Good-bye, ME

Renate had to say many good-byes.  We have bid adieu to Anni, Candida, her school, her sister Eva, her town, and now, she, too, must go–an exile in the winter of 1936.

As a Jewess, I was no longer allowed to go to school: it was dangerous. As the Nazis gained power, I could not stay in my hometown. Arrangements were made for me to go to a boarding school in Holland. That was the winter of 1936. I was nine years old.

Under cover of night, our neighbors drove us to the railroad station in the next town. They knew that, as Jews, we were not allowed to drive and that it was too far for us to walk. They also knew that if they were dis­covered with Jews in their car, they would be arrested as well. They let us out near the station, and we walked the rest of the way, thankful for their daring courage.

Fortunately, since the waiting room at the station was empty, there was no one there to question us. We spent the rest of the night in our heavy winter coats on the hard, wooden benches that lined the walls of this small room. I sat wedged between my mother and father, silent and awake. I wanted to absorb their protection, their closeness.

A dim light bulb suspended from the ceiling cast eerie shadows that reflected in the copper spittoon standing in the corner. I repeatedly touched my ticket and passport to make sure they were still in the pocket my mother had sewn for them. In that same pocket was a piece of cardboard inscribed with my name, age, and destination. I was to hang that around my neck as soon as I left Germany. My backpack contained my doll, Giesela, and an apple: all I had in the world.

With the dawn, the shadows disappeared. My mother served a breakfast of bread and water, which stuck in my throat. I wondered if we would ever again break bread together. We left our night’s abode and walked up the stairs to the cold and windy station platform. A few snowflakes blew into our coat collars. We were a desolate, silent group as we waited for the train. Each of us knew this might be the last time in our lives we would be together. My parents had sent Eva to Italy from this very platform a few months ago; Helga would soon follow.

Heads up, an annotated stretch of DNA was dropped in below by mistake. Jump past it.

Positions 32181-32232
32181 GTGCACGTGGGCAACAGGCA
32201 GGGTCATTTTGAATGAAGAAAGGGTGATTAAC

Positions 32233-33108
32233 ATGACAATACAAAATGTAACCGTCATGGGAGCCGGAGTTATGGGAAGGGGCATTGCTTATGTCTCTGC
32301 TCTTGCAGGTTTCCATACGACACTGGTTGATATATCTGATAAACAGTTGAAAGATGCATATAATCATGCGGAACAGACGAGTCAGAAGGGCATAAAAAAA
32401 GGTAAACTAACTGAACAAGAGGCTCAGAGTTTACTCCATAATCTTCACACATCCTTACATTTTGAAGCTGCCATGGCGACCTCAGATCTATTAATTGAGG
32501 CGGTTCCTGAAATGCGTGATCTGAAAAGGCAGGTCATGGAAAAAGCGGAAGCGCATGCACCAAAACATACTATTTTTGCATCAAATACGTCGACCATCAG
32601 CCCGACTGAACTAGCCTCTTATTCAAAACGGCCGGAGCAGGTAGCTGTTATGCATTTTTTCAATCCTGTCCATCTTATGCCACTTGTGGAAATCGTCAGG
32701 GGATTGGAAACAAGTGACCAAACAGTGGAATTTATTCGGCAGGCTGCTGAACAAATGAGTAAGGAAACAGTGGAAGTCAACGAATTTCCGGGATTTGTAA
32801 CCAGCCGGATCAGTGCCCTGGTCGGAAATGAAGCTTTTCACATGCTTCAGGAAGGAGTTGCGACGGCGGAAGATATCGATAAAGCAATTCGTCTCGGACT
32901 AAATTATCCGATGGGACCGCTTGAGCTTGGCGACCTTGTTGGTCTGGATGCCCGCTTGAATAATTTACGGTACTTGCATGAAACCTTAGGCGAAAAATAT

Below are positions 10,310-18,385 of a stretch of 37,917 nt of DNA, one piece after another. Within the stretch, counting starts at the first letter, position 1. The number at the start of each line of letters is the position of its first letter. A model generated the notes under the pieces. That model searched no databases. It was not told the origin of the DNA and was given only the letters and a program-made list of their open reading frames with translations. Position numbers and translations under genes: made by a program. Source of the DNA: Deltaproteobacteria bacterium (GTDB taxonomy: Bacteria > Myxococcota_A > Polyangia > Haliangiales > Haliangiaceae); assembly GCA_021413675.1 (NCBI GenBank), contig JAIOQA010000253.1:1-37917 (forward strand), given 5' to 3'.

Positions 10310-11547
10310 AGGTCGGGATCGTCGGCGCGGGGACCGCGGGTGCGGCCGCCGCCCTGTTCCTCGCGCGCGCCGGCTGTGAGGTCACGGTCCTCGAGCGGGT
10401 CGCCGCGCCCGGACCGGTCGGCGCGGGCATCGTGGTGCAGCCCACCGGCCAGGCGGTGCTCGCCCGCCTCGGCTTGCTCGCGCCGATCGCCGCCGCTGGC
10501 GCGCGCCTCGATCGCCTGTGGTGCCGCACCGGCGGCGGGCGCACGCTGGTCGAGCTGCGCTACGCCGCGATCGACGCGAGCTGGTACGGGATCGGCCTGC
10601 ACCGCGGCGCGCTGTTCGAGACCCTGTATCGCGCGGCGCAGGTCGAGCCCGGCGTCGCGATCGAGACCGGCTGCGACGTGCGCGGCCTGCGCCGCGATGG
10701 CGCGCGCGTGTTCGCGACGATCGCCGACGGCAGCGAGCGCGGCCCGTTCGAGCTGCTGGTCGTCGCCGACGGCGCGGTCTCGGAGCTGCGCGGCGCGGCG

I was scared. I had never been on a long trip with­out my mother or father. My mind was full of questions: Is there a bathroom on the train? What if a Nazi comes into my compartment? Will I know how to avoid draw­ing attention to myself? But I also knew that I was in danger as long as I was in Germany.

As the train approached, we all turned toward it. The engine, spitting black smoke, chugged like a huge monster ready to engulf us—consume us. My father took out his handkerchief and blew his nose loudly. My mother had tears running down her face. She wiped them with the back of her hand. I had never seen both my parents cry at the same time. My father cried when his mother died; my mother cried when she returned from leaving my sister Eva at the station. Seeing their tears, I too started to cry and clung to them. The train halted only briefly at this stop, and my parents urged me to get on. Out of the dirty window, I saw my fa­ther wave his white handkerchief. My mother became smaller and smaller as the trained gained speed. I looked out the window and tried to control my sobs. I was traveling to a place where I knew no one, and no one knew me. I wanted my parents to come with me, comfort me, protect and hold me, and tuck me in at night.